Establishment of a $4.2 million humanitarian fund to aid needy Holocaust survivors in California has been delayed by bureaucratic snafus for almost a year, but there are strong hopes that the fund will finally be operative by the end of the year.
An agreement by three Dutch insurance companies to pay out the $4.2 million was triumphantly announced by then California Insurance Commissioner Chuck Quackenbush on Nov. 30 last year, but as of now, the money is still sitting in Holland.
The reason, California officials and the insurance companies agree, is that Quackenbush never asked for the money or set up a mechanism for administering it.
Five months after Quackenbush’s November announcement, he became enmeshed in a legislative inquiry on charges that he allowed California insurers to avoid billions of dollars in fines stemming from mishandled earthquake damage claims, in return for much smaller donations to nonprofit funds set up by Quackenbush.
Because of the investigation, Quackenbush said last May, he held back from setting up a fund to receive and administer the Dutch money. He resigned under a cloud shortly after the hearings ended.
However, state auditor Elaine Howle said in a report last week and in an interview Monday that there is no explanation why no effort was made to collect the money during the five months elapsing between the agreement with the Dutch companies and the start of the legislative hearings.
Howle said she has no answer to that question and neither has Steven Green, chief counsel and deputy insurance commissioner, who came on board after Quackenbush’s resignation.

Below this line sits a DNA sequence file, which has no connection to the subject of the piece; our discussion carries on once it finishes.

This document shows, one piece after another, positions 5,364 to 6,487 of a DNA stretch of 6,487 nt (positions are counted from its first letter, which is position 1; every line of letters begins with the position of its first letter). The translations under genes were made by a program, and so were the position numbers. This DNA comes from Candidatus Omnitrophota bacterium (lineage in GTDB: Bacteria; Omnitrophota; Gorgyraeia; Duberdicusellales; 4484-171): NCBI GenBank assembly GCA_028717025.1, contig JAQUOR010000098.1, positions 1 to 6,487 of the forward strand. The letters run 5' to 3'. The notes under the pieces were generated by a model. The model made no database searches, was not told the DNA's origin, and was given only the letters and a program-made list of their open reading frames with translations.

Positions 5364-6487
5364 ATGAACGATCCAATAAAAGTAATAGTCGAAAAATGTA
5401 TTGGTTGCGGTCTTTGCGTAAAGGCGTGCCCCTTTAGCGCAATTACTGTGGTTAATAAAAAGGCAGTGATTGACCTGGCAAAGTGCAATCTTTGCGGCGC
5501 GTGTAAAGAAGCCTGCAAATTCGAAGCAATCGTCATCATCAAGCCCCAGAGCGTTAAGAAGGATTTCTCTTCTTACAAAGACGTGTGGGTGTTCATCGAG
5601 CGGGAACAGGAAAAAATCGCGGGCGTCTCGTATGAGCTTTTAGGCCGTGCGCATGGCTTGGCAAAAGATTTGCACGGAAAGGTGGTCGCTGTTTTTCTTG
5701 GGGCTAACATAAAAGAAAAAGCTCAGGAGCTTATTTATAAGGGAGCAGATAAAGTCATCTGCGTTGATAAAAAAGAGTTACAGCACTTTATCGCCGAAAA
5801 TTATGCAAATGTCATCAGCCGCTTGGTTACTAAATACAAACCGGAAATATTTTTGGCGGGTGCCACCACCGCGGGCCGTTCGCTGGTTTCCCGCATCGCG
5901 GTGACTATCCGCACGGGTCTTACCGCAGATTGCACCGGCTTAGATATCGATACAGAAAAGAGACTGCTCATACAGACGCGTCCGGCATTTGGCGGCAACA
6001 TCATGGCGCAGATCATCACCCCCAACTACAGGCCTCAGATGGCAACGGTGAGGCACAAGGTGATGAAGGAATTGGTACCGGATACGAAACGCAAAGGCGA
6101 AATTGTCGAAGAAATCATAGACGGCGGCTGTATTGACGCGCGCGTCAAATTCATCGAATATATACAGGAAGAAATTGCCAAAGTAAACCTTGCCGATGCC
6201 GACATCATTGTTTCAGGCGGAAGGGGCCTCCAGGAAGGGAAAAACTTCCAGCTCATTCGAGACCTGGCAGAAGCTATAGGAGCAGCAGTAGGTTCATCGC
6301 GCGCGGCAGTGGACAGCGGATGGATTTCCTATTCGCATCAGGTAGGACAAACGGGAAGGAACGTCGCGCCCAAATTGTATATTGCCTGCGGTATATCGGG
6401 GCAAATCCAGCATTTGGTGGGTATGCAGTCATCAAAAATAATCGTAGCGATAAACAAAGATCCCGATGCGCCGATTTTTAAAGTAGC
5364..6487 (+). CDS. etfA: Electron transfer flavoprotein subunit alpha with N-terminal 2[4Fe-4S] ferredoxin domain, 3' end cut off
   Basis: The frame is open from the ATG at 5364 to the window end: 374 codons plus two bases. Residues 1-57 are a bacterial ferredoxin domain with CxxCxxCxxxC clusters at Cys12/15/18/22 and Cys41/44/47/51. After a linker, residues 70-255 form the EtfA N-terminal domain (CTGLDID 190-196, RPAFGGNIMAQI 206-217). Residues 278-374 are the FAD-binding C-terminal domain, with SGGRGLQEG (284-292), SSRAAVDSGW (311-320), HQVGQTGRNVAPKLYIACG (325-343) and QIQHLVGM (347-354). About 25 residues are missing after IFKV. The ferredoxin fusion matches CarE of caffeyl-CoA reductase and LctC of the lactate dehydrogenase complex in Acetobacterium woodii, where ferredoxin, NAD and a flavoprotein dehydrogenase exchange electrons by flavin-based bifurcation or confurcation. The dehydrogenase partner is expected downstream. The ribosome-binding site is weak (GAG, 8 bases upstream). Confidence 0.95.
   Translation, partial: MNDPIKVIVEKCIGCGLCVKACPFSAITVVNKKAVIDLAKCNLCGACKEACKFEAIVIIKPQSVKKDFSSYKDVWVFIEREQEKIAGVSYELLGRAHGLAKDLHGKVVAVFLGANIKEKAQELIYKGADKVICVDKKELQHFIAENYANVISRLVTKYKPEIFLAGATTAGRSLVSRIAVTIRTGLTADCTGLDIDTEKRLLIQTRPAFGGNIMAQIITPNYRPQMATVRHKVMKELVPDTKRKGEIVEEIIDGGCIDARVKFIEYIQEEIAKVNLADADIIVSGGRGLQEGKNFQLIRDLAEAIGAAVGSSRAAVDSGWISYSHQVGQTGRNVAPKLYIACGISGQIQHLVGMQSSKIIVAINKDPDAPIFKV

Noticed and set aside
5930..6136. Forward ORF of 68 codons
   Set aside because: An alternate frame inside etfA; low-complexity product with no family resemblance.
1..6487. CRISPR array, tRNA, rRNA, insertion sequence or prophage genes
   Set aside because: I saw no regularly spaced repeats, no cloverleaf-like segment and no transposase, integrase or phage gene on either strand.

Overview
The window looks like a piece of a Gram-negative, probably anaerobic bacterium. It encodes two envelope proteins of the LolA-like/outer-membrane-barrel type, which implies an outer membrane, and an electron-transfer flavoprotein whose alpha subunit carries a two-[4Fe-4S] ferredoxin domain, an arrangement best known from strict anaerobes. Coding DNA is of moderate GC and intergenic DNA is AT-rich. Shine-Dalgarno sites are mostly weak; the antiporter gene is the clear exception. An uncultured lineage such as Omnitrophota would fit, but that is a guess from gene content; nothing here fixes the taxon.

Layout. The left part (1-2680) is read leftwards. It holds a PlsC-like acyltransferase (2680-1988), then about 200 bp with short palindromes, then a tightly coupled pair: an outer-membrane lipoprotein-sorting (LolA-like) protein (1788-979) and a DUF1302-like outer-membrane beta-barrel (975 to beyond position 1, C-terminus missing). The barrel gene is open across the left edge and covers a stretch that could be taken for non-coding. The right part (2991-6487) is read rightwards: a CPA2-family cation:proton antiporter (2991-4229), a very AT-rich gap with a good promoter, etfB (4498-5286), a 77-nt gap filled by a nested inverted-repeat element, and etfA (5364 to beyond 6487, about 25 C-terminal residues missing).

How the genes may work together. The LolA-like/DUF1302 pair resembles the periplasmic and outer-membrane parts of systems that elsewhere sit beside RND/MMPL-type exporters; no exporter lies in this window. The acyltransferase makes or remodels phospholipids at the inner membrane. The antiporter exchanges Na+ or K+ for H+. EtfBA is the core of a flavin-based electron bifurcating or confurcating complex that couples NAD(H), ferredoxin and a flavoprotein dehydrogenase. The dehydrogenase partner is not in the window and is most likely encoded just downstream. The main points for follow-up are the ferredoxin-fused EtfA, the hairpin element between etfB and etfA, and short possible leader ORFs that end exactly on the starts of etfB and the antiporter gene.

However, Green said, he is working with state Attorney General Bill Lockyer to set up a foundation, outside the Insurance Department, that will meet the legal requirements for administering and distributing the Dutch money.
The fund’s board of directors “will have input” from the California Holocaust Insurance Settlement Alliance, consisting of 33 Jewish organizations and individuals and set up by Quackenbush. Its chairman is Jona Goldrich, who was not available for comment.
However, Richard Mahon, spokesman for the Alliance, said that “Holocaust survivors will have a voice in the work of the foundation and survivors will be the beneficiaries of the money.” He estimated that the foundation would be functioning 30 to 60 days from now.
Once the foundation is established, the three Dutch companies ING Financial Services, Fortis Inc., and Aegon Insurance Group will transmit the $4.2 million, said their Washington, D.C. spokesman Frank Mankiewisz. “Our concern is that the money will be administered by a legitimate California foundation, with a certain transparency and an impeccable board of directors,” he said.
The Archive of the Jewish Telegraphic Agency includes articles published from 1923 to 2008. Archive stories reflect the journalistic standards and practices of the time they were published.